x Abu Dhabi, UAEThursday 27 July 2017

A thriving oasis of creativity and calm

Cult shop It's been called "an oasis of calm" and Dubai's "best-kept secret". Walking into XVA Gallery in Bastakiya, it's easy to see why.

Mona Hauser's XVA Gallery showcases contemporary art and design pieces in an Arabian setting.
Mona Hauser's XVA Gallery showcases contemporary art and design pieces in an Arabian setting.

This gem of a gallery, coffee house, shop and boutique hotel - all rolled into one thriving centre of creativity with a sophisticated yet relaxed atmosphere - is like something you'd find in New York or Barcelona, and it even comes with a branch of the chic S*uce boutique attached.

"I walk by here every day and I have to avert my eyes, which is so hard to do as everything is tempting and fun," explains XVA's owner and curator, Mona Hauser, adding that the colourful shop, which sells a fun mixture of ethnic-style clothing, funky ornaments and regionally made fashion accessories as well as postcards, posters and household paraphernalia, is different from the two other S*uce shops in Dubai and Abu Dhabi. "The theme here is a bit like a candy store," she explains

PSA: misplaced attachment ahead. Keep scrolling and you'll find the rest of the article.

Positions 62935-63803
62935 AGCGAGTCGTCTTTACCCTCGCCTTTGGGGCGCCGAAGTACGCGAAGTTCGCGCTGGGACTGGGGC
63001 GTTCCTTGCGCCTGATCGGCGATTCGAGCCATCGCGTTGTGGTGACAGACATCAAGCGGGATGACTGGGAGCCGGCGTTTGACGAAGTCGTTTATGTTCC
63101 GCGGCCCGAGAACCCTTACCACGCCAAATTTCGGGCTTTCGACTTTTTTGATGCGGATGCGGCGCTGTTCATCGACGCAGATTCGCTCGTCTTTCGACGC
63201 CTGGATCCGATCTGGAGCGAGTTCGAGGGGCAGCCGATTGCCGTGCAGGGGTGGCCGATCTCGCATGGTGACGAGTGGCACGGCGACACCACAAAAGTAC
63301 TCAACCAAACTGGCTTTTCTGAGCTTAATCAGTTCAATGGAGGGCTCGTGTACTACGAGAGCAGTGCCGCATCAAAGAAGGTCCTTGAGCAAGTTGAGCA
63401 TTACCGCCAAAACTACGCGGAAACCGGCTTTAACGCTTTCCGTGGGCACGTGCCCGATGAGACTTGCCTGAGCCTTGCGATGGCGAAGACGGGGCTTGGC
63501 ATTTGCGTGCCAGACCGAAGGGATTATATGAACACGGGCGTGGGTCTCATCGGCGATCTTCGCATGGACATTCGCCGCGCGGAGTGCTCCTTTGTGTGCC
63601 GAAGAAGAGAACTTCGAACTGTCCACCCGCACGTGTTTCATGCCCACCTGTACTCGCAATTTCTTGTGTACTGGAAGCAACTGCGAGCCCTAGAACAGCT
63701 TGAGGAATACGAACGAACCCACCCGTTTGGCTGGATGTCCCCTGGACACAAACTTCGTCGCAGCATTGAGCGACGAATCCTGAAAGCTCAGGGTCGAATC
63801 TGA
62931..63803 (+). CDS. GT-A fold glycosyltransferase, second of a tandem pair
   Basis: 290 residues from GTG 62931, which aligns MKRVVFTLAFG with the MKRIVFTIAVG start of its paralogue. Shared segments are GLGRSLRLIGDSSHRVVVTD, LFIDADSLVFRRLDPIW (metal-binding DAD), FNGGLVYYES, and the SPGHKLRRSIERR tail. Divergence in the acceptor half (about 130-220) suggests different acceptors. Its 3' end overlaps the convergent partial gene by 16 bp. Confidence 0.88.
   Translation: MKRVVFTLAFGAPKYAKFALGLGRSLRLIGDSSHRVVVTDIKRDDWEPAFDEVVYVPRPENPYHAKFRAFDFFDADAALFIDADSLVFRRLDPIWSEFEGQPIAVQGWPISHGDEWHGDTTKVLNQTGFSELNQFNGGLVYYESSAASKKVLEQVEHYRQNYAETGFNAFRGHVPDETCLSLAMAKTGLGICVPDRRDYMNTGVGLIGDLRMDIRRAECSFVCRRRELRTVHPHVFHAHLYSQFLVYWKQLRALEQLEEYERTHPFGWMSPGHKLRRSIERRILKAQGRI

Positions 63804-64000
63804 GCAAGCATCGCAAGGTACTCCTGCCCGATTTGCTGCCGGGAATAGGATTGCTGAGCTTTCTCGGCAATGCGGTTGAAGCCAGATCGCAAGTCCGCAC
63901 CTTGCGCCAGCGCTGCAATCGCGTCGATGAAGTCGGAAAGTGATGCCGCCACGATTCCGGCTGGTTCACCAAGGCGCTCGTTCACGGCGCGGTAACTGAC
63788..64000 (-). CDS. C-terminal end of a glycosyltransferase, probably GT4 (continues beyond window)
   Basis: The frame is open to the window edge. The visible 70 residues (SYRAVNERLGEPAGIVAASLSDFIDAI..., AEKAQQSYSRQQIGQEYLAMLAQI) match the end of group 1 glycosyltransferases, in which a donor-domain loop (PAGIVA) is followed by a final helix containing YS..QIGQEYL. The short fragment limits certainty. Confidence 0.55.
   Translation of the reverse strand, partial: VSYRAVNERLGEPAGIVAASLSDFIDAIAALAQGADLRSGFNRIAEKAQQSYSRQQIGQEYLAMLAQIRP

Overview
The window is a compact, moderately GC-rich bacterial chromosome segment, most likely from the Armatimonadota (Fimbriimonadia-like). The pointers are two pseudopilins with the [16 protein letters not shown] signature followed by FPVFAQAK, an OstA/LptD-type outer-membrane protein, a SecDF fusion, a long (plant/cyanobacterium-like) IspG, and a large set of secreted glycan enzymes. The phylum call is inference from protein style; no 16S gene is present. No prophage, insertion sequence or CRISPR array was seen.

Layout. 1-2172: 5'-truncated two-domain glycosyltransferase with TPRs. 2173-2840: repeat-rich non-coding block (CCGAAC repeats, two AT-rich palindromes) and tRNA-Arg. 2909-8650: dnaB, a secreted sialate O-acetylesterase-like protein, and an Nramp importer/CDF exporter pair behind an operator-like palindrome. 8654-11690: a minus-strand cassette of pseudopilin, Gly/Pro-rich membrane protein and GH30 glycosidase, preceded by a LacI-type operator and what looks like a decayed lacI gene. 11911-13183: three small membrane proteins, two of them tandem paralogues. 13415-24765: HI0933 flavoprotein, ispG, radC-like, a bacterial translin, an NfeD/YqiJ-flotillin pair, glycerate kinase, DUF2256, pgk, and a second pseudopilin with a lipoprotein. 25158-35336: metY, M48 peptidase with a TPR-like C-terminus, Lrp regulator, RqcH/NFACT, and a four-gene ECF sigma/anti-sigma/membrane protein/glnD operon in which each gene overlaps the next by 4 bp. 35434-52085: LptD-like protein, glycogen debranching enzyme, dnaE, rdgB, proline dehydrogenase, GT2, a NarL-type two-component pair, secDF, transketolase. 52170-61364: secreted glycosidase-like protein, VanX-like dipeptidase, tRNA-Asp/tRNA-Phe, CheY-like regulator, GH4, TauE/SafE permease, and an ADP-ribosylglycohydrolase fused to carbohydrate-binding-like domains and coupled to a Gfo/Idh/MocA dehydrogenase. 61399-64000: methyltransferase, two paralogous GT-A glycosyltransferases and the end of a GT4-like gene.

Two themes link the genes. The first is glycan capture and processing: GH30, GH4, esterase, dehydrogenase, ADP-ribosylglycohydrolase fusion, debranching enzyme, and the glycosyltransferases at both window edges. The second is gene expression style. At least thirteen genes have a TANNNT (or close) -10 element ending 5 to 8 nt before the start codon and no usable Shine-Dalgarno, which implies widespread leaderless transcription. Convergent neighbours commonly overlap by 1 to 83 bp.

It's a fitting addition to XVA, which, with its own unique character, was a pioneer in the art-design movement that has taken hold in Dubai. Not for nothing did Condé Nast Traveller name XVA the number one place not to miss when visiting. The reason being that, while oozing up-to-the-minute cool, it has also retained its Arab roots - a fact due to its setting as much as its contents. Formerly the home of the Siddiqui family for more than 100 years, it is now Hauser's pride and joy. An American who came here in 2003, she - helped by a government plan to restore it - has kept the original structure and design of the building intact. "The first day I arrived in Dubai and saw this building I immediately thought, 'This is where I want to start a gallery' but back then it was still a ruin."

With success, though, it has grown, taking over part of the next-door building, where a gallery now hosts the work of Mahmoud Hamadini the Iranian artist. A coffee shop is set in the original open-air courtyard at the heart of XVA, where an old tree stretches its gnarled branches towards the linen-hung roof and a mixture of Arab and Western ambient music lulls you. Around the edges of the square are wooden doors so small you have to bend your head to enter. They lead turn to rooms showing contemporary art and design pieces, another room - Hauser's own little shop - selling design pieces and some clothing, and the tiny hotel reception with eight rooms above it, all of which are designed in traditional Arabian style.

Along with other galleries in the area, XVA will host Al Bastakiya Art Fair, which begins tomorrow. 04 353 5383; www.xva.com